Users, programmers, and administrators all depend on a small but important group of advanced programmers who are building specialized applications that extend the security infrastructure. Therefore, Netscape has developed Object Signing with these goals in mind for advanced programmers:

Business Uses for Object Signing

Object Signing allows independent software vendors, distributors, IS personnel, and webmasters to create and distribute powerful Java applets, Java applications, and JavaScript scripts that can be written once and run on multiple platforms. These can include applets designed for just one small group of workers, full-fledged productivity applications such as Corel Java Office, webtop applications such as Netscape Netcaster, or JavaBeans interfaces that expose corporate databases over an intranet. At the same time, Object Signing gives users and network administrators a context within which they can evaluate and control Communicator security settings in response to changing business situations.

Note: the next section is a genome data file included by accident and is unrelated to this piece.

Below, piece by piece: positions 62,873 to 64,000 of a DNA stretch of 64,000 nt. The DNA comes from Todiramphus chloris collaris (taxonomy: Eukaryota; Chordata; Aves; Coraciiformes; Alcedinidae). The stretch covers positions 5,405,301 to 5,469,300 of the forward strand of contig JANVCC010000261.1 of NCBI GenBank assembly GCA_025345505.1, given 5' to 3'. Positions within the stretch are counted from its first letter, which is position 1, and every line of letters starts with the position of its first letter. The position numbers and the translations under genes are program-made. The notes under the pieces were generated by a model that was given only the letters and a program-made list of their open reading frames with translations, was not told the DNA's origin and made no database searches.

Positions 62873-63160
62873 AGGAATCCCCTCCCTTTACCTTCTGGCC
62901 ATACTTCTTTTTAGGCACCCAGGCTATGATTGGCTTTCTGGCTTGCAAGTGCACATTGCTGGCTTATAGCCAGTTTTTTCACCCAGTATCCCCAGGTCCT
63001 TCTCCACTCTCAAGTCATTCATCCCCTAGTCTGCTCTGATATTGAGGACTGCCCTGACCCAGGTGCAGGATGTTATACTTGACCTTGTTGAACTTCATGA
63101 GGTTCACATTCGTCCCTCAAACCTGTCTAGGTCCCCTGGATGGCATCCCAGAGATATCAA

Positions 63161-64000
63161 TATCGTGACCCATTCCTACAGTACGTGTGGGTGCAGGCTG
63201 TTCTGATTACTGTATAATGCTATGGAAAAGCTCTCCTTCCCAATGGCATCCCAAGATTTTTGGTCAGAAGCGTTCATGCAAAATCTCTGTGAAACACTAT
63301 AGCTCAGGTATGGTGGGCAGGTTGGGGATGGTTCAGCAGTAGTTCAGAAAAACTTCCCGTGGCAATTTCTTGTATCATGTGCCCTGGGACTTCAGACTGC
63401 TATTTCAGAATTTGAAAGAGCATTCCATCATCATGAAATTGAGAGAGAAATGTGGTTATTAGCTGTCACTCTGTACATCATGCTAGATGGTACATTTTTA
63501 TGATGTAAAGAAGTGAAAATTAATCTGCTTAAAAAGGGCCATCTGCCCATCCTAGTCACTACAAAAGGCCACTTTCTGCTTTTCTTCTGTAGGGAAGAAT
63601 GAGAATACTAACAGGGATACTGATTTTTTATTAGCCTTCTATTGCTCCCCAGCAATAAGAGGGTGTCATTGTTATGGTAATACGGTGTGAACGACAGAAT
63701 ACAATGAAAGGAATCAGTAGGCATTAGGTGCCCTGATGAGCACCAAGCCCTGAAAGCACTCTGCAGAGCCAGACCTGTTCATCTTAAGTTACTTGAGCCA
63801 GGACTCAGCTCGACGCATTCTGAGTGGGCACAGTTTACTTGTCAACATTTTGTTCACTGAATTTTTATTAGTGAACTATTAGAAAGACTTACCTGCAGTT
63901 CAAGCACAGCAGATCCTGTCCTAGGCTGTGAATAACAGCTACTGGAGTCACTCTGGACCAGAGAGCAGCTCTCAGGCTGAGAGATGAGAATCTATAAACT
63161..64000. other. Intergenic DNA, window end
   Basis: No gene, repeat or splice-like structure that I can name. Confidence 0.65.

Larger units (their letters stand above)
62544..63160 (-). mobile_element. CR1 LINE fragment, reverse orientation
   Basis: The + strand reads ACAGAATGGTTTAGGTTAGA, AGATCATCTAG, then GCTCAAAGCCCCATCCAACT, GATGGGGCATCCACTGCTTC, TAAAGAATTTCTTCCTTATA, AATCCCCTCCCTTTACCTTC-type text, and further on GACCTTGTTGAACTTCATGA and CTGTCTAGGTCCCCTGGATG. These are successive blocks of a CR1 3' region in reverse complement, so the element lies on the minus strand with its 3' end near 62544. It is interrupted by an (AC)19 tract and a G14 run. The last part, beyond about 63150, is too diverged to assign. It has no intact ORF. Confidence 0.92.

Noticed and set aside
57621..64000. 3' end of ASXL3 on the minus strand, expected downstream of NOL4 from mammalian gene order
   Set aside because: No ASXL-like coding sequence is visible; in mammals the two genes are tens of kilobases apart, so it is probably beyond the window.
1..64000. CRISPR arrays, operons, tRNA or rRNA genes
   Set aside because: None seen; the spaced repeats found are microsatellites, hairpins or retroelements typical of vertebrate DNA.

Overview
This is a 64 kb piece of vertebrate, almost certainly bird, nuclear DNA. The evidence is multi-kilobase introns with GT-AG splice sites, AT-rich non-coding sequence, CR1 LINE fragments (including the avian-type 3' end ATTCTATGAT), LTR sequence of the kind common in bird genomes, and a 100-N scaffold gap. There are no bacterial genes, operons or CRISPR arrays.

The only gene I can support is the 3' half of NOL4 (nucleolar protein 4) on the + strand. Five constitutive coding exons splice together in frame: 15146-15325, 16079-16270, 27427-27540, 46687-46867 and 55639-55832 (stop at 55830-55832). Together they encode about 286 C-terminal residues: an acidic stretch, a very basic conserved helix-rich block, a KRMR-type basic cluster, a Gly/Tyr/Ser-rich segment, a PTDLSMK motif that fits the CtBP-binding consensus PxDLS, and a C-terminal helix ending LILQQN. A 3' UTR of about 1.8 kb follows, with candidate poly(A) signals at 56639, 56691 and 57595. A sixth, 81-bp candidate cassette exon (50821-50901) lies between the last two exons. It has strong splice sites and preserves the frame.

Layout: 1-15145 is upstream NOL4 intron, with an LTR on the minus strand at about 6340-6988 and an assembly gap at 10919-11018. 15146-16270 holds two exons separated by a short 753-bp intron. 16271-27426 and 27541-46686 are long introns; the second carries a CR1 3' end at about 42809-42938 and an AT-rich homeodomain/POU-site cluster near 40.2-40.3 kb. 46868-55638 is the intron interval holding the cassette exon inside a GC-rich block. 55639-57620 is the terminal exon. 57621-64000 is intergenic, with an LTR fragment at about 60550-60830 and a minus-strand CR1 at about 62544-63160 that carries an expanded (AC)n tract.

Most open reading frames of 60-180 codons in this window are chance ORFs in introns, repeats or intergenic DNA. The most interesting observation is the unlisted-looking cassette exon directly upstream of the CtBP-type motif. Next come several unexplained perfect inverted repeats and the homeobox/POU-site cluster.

The benefits for specific groups of Netscape customers can be summarized as follows:

How Object Signing Uses Public-Key Cryptography

The sections that follow summarize some basic concepts of public-key cryptography and their relevance to Object Signing:

For a comprehensive discussion of these topics, see Applied Cryptography by Bruce Schneier (Wiley, 1996).

For information about using the Java Capabilities API in signed Java code, see Extending Java Capabilities.

Public-Private Key Pairs

Public-key cryptography involves a pair of keys--a public key and a private key-- associated with each individual or entity that needs to sign something electronically. Each public key is published, but the corresponding private key is kept secret. Data encrypted with your public key can be decrypted only with your private key. Figure 1.3 shows a simplified view of the way this works.

Figure 1.3 Using public and private keys for encryption

The scheme shown in Figure 1.3 lets you freely distribute a public key, and only you will be able to read data encrypted using this key. In general, to send encrypted data to someone, you encrypt the data with that person's public key, and the person receiving the encrypted data decrypts it with the corresponding private key.